My heart is with John, but my head is with Steve.

    A continuing internal battle that seemingly has no resolution. Damn!

  5. Bill Burger
    Bill Burger 8 years ago .Reply

    Steve: I agree 100 percen%, but believe the Newsday strategy actually is less about charging for web content than it is about Cablevision protecting its cable franchise on Long Island. They’ve decided to give away the paper to their customers (like a free toaster) as a tactic to keep them from defecting to Verizon FIOS or another competitor. (Newsday won’t accept FIOS ads either.) They’ve devalued Newsday more than any “free content” play ever could.

  6. Steve M.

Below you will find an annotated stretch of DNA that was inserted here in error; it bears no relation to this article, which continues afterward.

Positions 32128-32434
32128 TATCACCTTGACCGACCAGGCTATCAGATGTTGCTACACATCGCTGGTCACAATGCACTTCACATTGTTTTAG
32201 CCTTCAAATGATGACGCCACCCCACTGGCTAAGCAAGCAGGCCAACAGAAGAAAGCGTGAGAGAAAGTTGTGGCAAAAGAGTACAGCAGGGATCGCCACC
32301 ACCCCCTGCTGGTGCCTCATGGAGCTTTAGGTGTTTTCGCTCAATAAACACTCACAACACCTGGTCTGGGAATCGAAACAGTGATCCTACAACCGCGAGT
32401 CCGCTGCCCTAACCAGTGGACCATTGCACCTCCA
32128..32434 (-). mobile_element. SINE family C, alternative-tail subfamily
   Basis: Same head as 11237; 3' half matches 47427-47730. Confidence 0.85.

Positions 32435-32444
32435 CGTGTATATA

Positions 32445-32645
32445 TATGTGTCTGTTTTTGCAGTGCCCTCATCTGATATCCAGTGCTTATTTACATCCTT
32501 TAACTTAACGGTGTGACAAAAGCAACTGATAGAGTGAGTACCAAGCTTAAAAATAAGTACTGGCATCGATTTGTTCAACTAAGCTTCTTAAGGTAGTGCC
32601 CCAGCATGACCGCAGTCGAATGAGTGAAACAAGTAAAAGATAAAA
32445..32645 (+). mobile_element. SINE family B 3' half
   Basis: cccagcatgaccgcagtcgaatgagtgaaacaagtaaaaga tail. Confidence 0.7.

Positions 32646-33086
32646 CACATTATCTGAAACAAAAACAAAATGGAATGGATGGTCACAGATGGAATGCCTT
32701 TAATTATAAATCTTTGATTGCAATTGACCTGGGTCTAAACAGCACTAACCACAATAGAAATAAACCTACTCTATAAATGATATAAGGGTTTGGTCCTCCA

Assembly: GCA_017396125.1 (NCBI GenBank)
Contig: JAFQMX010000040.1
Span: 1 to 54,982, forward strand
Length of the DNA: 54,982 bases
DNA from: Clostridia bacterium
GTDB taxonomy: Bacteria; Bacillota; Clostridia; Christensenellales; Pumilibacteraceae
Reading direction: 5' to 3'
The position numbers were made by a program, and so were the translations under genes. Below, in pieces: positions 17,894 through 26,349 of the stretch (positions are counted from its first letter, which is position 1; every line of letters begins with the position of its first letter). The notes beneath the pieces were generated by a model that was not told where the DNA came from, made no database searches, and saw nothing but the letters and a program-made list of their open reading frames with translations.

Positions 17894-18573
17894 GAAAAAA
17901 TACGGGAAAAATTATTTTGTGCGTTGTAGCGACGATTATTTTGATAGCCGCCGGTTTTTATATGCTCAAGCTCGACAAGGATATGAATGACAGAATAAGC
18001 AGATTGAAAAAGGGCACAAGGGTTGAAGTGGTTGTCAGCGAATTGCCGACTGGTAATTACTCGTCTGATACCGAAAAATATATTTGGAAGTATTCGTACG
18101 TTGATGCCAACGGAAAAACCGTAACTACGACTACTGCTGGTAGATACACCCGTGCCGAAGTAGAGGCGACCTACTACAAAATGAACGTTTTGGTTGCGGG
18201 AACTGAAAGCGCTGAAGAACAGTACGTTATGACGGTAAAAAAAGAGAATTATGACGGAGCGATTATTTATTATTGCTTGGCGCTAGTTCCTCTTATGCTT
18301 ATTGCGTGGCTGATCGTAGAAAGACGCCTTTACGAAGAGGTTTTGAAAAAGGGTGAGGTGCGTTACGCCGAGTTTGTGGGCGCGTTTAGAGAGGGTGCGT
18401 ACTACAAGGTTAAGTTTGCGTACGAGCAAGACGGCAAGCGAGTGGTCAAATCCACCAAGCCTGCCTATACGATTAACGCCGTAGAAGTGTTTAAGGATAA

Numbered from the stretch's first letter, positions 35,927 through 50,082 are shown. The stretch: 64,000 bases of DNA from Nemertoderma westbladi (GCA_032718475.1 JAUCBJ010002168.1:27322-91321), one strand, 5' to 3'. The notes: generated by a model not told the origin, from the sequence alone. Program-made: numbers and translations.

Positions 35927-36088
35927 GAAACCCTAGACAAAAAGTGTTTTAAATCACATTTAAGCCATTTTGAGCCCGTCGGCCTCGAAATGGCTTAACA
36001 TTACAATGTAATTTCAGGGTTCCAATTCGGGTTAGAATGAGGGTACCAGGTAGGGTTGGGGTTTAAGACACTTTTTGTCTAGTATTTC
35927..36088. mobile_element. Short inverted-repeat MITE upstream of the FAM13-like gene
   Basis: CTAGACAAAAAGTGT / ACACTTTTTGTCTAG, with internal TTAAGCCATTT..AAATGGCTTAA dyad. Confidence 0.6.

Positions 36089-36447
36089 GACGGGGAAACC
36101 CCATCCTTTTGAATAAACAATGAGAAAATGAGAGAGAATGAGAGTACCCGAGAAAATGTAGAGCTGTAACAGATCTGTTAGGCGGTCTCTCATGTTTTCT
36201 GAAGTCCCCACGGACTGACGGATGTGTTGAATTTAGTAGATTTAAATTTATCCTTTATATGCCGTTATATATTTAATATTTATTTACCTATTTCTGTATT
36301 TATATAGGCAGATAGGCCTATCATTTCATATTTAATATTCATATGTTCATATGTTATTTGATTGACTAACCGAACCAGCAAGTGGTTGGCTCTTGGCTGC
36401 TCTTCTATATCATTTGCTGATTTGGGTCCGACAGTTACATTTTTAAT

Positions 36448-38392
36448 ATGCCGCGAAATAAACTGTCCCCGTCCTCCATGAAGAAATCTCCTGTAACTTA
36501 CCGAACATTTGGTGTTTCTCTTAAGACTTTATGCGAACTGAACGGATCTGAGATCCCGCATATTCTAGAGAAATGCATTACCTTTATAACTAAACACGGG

Steve M. 8 years ago .Reply

    So, maybe you should have subscribed. Newsday is pretty good paper.

    By fits and starts, newspapers are fighting back. Information wants to be expensive and soon you will pay.

  7. inkstained
    inkstained 8 years ago .Reply

    I think he makes a good point. There are pay models out there that will work. Setup a deal with paypal to collect micropayments, include a link to join paypal. Sure, it won’t work with everyone, but I bet Steve has a paypal account and Newsday would have made $.25.

  8. Greg Andrew
    Greg Andrew 8 years ago .Reply

    The reality is that Newsday isn’t leaving any money behind, because nobody who advertises on Newsday cares about reaching you out in Colorado.

    Newsday’s move to a pay wall is is all about Cablevision’s competition with Verizon on Long Island for subscribers who spend $2000 a year on cable, internet, and phone.